64 Understanding Changes in Demographics, Preferences, and Markets for Public Transportation specific time or cost level by 25% of the reference level for each trip in the survey sample (Table 22). The values shown in the first column are direct elasticitiesâthe percentage change in demand for each percentage change in a service attribute for the same mode. The other cells are the cross elasticities: the percentage change in demand for each percentage change in a service attribute for a competing mode. The shaded cells are the largest cross elasticities for each variable: blank cells represent cross elasticities so low as to be deemed not meaningful for this discussion. By looking at the patterns of unshaded and shaded cells, one can see that bus and train compete more closely with each other than they do with the nontransit modes. The same is true for the private TNC and shared modes, which also compete most closely with each other. It also appears that private TNC and shared are the closest substitutes for the car mode, although the cross elasticities for private TNC and shared for changes in car attributes are not that much higher than the cross elasticities for bus and train. Finally, for changes in bus and train attributes, the cross elasticities for private TNC and shared are typically somewhat higher than for the car, meaning that ride hailing appears to be a somewhat closer substitute for transit. Note: A column for âcarâ would show no cross elasticities large enough for inclusion. aDirect elasticity = (percentage change in demand + percentage change in own mode attribute). Variable Elasticitya Bus Train Private TNC Shared TNC Table 22. Elasticities to mode travel cost and time attributes.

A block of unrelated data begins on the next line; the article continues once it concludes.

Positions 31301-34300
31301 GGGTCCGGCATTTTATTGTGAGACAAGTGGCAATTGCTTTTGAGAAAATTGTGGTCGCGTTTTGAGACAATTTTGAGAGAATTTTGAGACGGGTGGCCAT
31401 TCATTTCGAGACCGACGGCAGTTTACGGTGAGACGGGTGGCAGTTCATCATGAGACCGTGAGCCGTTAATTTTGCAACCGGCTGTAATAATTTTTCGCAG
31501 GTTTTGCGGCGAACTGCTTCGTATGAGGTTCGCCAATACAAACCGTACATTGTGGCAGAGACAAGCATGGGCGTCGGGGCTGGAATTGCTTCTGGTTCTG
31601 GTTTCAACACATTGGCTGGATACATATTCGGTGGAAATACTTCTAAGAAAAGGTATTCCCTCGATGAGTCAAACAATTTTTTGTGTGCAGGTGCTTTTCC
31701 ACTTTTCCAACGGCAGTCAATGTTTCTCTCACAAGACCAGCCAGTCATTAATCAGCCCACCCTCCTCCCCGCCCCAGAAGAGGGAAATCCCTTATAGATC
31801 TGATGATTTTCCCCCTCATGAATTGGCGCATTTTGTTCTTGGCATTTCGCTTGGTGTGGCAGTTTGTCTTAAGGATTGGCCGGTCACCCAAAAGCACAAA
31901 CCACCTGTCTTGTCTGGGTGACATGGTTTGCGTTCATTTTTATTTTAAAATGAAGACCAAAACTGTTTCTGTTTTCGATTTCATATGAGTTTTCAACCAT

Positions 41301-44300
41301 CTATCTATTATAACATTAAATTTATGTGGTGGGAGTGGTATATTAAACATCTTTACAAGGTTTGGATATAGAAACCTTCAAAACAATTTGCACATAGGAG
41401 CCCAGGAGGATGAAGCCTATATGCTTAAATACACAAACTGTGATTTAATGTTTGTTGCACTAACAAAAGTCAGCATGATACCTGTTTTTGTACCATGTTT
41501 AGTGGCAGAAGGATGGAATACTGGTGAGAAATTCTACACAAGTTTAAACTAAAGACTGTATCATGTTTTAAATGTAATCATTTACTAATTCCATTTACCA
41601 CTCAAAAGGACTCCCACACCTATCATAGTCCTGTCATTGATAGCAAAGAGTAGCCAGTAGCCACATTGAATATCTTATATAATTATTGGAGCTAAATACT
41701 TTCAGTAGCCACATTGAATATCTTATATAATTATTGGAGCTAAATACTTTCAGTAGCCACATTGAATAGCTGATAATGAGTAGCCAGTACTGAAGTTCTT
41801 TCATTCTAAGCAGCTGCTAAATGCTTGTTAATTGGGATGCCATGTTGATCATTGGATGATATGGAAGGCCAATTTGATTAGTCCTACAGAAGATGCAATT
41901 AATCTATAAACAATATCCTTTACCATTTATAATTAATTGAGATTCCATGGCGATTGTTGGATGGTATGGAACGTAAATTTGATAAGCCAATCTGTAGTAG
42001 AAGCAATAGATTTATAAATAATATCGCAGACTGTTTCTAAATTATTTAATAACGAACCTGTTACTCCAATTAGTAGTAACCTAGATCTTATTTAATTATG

Understanding How the Factors Fit Together: Integrated Modeling 65 A New Model for the Impact of Values and Attitudes on Transit Ridership A separate model was built to focus on attitudes and values, with little emphasis on supply characteristics. The study of preferences in the explanation of variation in public transportation ridership involves multiple attitudinal factors, some of which involve longer-term decisions (e.g., where to live and how many cars to own), and some of which involve shorter-term judgments (âI think transit is stressful or nonstressfulâ). This research project applied the method called structural equation modeling to examine not only the direct relationship between a given preference and the propensity to use transit, but also the indirect impact, where an independent variable may influence a second variable, which in turn influences the outcome variable. An example of this might be long-term values about urbanism, which influence the density of oneâs location, which in turn influences the amount of transit consumed. A powerful tool within structural equation modeling is the calculation of total effect, the sum of the direct impact of the factor plus the sum of the indirect factors. The total effect allows the quick observation of the total impact of a given independent factor on the outcome factor. The method employs the concept of latent factors, which help examine multiple observed vari- ables together, as documented in Technical Appendix 6. Elements of the Attitudinal Model The attitudinal model of the 2016 TCRP survey (Figure 24) has four major component parts, as follows: â¢ Longer-term values. On the left-hand side of the diagram, four longer-term values are defined that are hypothesized to cast influence on the next three component parts, both directly and through intervening factors. Transit Trip Making Values Information Technology Values Urbanism Values Privacy In Location Values Auto Orientation Transit Trip Enjoyable Transit Trip Unsafe Transit Trip Green Transit Trip Difficult Social Support for Transit Trip Residential Density Transit Accessibility Car Availability Longer-term values that influence... ...the residential setting, which influences... ...short-term attitudes that influence... ... the outcome Figure 24. Conceptual diagram of attitude-based model.